9. Can you explain my bill to me, please?

 Understanding the breakdown of your vet bill ensures that you know exactly what you’re paying for, and gives you an idea of the costs associated with different services and procedures.

Feel free to chat with your vet about any worries you have regarding the bill. They’re there to help you figure out the best care for your guinea pig without breaking the bank. Together, you can consider various options that might be easier on your wallet.

If you have pet insurance, understanding your bill can help you determine what will be covered and what you’ll need to pay out-of-pocket too.

How do you know if my vet is good at treating guinea pigs?

As I said before, guinea pigs are considered exotic pets and finding a vet who only treats dogs and cats is no use. 

Besides choosing an exotic pet vet, here are some questions you can ask them to get an insight into their expertise.

11. How many guinea pigs do you see and treat every week?

a vet who regularly sees at least 5-10 guinea pigs per week could be considered experienced in treating them. 

That being said, the number of guinea pigs a vet should see in a week to be considered experienced with treating them can vary depending on several factors, including the size and type of veterinary practice, the local demand for guinea pig care, and the vet’s personal experience and expertise with exotic animals.

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However, there’s no strict rule or specific threshold for the number of guinea pigs a vet needs to see to be considered experienced. Instead, it’s more about the vet’s overall knowledge, and familiarity with guinea pig health issues, and their ability to provide quality care to these animals.

A vet who sees a smaller number of guinea pigs but has extensive training and experience in exotic animal medicine, including guinea pig-specific issues, may still be very capable of providing excellent care. 

On the other hand, a vet who sees a high volume of guinea pigs but lacks specialized training or knowledge may not necessarily be the best choice.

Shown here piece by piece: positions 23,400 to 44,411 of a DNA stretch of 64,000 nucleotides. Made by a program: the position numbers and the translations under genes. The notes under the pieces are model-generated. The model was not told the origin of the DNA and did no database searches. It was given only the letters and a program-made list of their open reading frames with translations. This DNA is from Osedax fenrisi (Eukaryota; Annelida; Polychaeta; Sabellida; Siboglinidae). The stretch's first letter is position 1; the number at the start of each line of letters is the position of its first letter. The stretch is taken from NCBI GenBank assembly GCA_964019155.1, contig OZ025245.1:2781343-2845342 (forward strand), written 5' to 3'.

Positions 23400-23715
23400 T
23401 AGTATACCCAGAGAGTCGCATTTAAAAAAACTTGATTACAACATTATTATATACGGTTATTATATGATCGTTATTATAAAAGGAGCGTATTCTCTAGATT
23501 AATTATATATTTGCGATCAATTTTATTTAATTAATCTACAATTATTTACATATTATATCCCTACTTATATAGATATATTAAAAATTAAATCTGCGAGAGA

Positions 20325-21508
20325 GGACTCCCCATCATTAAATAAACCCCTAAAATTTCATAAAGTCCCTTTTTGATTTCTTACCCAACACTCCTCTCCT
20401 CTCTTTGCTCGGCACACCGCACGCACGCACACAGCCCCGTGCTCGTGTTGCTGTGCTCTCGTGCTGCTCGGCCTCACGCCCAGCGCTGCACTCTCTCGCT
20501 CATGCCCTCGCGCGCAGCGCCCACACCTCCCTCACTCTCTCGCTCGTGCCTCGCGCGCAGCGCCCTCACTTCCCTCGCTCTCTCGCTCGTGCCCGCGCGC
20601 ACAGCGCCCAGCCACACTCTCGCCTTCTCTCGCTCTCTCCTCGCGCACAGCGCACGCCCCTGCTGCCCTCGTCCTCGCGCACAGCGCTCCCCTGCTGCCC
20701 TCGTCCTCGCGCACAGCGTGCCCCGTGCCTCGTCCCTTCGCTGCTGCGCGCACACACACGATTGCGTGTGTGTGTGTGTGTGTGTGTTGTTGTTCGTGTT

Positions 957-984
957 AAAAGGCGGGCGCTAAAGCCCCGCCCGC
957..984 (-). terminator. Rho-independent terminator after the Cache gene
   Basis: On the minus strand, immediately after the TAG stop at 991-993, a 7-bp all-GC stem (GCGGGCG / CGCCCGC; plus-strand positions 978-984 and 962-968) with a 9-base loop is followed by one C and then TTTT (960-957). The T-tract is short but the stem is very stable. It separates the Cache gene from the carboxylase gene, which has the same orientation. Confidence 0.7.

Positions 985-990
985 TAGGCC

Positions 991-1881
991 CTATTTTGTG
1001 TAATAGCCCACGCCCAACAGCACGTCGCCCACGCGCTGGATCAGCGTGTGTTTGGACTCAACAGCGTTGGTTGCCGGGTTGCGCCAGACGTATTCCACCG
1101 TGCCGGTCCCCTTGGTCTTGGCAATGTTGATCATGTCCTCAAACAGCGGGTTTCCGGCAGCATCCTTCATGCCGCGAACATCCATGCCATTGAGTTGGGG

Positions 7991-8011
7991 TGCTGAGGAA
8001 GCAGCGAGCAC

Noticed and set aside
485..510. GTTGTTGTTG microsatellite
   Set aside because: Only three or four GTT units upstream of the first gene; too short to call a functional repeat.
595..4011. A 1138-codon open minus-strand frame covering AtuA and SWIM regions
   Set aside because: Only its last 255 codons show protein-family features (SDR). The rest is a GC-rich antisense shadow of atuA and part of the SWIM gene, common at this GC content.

Ultimately, when assessing a vet’s experience with treating guinea pigs, it’s essential to consider factors such as their training, track record with guinea pig patients, willingness to stay updated on current best practices, and overall approach to exotic animal care.

12. Have you performed surgeries on guinea pigs before?

This question can give you an idea of your vet’s experience level with more complex guinea pig health issues.

Some vets who treat guinea pigs may not be comfortable with performing surgery on them, and that’s okay. It’s good that they know their limits instead of forcing it. If that’s the case, your vet will most likely refer you to a vet who does have that expertise if your piggy happens to need surgery.

That being said, if your vet has done surgeries on guinea pigs, that’s a good sign.

what to do on your first vet visit for your guinea pig

Conclusion and Resources

So, these are some of the questions you should ask the vet about your exotic pet.

Remember, your vet is there to help you provide the best care for your guinea pig. Don’t hesitate to ask any questions you may have about your pet’s health and well-being.

Here are some more resources to find a vet suitable for your guinea pig:

Guinea Lynx – Finding a Good Vet

Oxbow Vet Connect

New England Veterinary Center & Cancer Care – Questions for Vets

American Veterinary Medical Association – Finding a Veterinarian

Well, I hope your guinea pig is healthy, and don’t forget to take care of yourself too.

Questions to Ask Your Vet About Your Guinea Pig

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33 Comments

  1. This compilation of information is really valuable to any guinea pig owner. I highly recommend it.